10. He has the most who is most content with the least. ~ Diogenes the Cynic
11. He who gives his freedom for safety gets none of them.
“Plato said “If you had paid your respects to Dionysus, you would not be washing lettuces now,” to which, with equal calmness, Diogenes replied, “If you had washed lettuces, Plato, you would not have had to pay your respects to Dionysus.” ~ Diogenes the Cynic
“Aristotle has to dine when Philip thinks fit; Diogenes can dine at any time he chooses.”
A philosopher named Aristippus, who had quite willingly sucked up to Dionysus and won himself a spot at his court, saw Diogenes cooking lentils for a meal. “If you would only learn to compliment Dionysus, you wouldn’t have to live on lentils.” The reply “But if you would only learn to live on lentils, you wouldn’t have to flatter Dionysus.”~ Diogenes the Cynic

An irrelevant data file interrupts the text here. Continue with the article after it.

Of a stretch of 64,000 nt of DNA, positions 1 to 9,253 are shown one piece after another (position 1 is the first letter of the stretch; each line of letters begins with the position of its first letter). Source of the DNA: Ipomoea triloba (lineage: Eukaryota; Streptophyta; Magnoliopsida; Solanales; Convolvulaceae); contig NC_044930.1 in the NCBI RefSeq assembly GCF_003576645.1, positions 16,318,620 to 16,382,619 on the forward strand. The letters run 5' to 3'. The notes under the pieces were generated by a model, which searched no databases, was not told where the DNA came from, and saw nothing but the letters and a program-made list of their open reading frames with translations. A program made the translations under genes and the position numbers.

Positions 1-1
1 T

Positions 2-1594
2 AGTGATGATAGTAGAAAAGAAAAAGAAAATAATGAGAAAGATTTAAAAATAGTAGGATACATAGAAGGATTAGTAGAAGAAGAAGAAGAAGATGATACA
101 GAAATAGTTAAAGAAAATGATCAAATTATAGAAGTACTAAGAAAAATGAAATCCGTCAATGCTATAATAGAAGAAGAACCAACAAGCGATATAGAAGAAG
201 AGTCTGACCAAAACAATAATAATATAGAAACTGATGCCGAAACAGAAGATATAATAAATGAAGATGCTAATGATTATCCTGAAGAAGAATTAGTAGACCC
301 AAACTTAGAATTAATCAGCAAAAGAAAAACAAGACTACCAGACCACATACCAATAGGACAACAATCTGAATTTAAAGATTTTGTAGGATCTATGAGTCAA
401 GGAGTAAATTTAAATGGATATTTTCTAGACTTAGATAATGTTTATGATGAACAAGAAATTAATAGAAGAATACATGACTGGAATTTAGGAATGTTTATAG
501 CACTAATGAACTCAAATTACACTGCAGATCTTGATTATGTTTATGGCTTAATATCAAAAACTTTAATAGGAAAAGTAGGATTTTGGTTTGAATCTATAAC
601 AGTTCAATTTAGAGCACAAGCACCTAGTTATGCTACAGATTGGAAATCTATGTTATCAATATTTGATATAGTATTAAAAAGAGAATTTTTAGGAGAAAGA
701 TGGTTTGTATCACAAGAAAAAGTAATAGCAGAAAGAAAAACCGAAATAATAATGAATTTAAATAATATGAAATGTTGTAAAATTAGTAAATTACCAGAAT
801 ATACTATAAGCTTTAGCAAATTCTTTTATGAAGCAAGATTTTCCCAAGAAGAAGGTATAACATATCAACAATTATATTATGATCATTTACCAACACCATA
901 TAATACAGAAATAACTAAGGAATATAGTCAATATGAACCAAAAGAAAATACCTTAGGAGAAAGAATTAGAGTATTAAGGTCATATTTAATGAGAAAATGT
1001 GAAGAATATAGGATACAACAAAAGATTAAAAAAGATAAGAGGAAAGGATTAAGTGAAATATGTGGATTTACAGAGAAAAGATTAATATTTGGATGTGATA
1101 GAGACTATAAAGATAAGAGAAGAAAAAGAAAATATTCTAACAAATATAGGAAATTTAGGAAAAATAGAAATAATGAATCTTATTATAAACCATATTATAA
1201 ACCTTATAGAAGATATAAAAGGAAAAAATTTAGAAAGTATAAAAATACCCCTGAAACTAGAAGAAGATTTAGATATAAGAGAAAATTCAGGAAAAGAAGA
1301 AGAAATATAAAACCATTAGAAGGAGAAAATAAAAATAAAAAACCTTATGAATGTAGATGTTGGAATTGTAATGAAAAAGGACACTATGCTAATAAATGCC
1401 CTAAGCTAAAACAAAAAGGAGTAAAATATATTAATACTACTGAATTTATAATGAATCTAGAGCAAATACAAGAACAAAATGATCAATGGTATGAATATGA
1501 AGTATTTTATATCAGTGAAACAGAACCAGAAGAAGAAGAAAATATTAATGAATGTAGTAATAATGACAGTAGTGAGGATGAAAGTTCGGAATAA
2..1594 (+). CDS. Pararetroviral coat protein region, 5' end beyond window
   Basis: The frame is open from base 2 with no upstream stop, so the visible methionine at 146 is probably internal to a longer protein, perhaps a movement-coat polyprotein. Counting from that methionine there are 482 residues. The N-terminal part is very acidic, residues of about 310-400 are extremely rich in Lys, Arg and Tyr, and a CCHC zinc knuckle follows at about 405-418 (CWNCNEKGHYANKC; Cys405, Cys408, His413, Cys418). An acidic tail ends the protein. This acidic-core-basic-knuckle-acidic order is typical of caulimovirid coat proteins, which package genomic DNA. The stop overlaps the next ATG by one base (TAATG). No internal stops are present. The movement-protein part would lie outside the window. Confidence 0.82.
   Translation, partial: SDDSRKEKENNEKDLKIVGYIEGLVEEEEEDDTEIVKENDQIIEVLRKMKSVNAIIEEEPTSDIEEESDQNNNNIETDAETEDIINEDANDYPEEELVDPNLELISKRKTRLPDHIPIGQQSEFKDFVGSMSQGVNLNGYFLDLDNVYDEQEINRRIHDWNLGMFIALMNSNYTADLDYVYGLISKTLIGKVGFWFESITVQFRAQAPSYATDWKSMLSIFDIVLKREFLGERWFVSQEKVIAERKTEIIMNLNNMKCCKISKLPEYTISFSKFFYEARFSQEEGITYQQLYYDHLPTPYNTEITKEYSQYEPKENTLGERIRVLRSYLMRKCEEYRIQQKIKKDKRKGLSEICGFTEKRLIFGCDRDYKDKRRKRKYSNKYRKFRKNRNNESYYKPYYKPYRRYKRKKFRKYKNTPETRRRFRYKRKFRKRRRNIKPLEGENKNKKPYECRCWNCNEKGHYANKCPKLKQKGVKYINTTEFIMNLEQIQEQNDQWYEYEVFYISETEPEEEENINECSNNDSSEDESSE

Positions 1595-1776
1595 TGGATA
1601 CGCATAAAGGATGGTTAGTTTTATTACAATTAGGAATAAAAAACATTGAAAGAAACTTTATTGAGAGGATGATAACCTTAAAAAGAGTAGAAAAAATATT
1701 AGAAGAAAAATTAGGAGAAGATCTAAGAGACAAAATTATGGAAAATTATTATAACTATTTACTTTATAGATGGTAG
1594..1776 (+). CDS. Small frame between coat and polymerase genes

12. A child can teach us much about the plainness of living.
Seeing a child drinking from his hands, Diogenes threw away his cup and remarked, “A child has beaten me in plainness of living.”
13. There is only a finger’s difference between a wise man and a fool.
There is only a finger’s difference between a wise man and a fool. ~ Diogenes of Sinope
14. Let no one take from you what they cannot give.
“I have nothing to ask but that you would remove to the other side, that you may not, by intercepting the sunshine, take from me what you cannot give.” ~ Diogenes the Cynic
15. No man is hurt but by himself. ~ Diogenes of Sinope
16. If you take no notice of the practice of virtue and study only those who write about it, it’s of no use.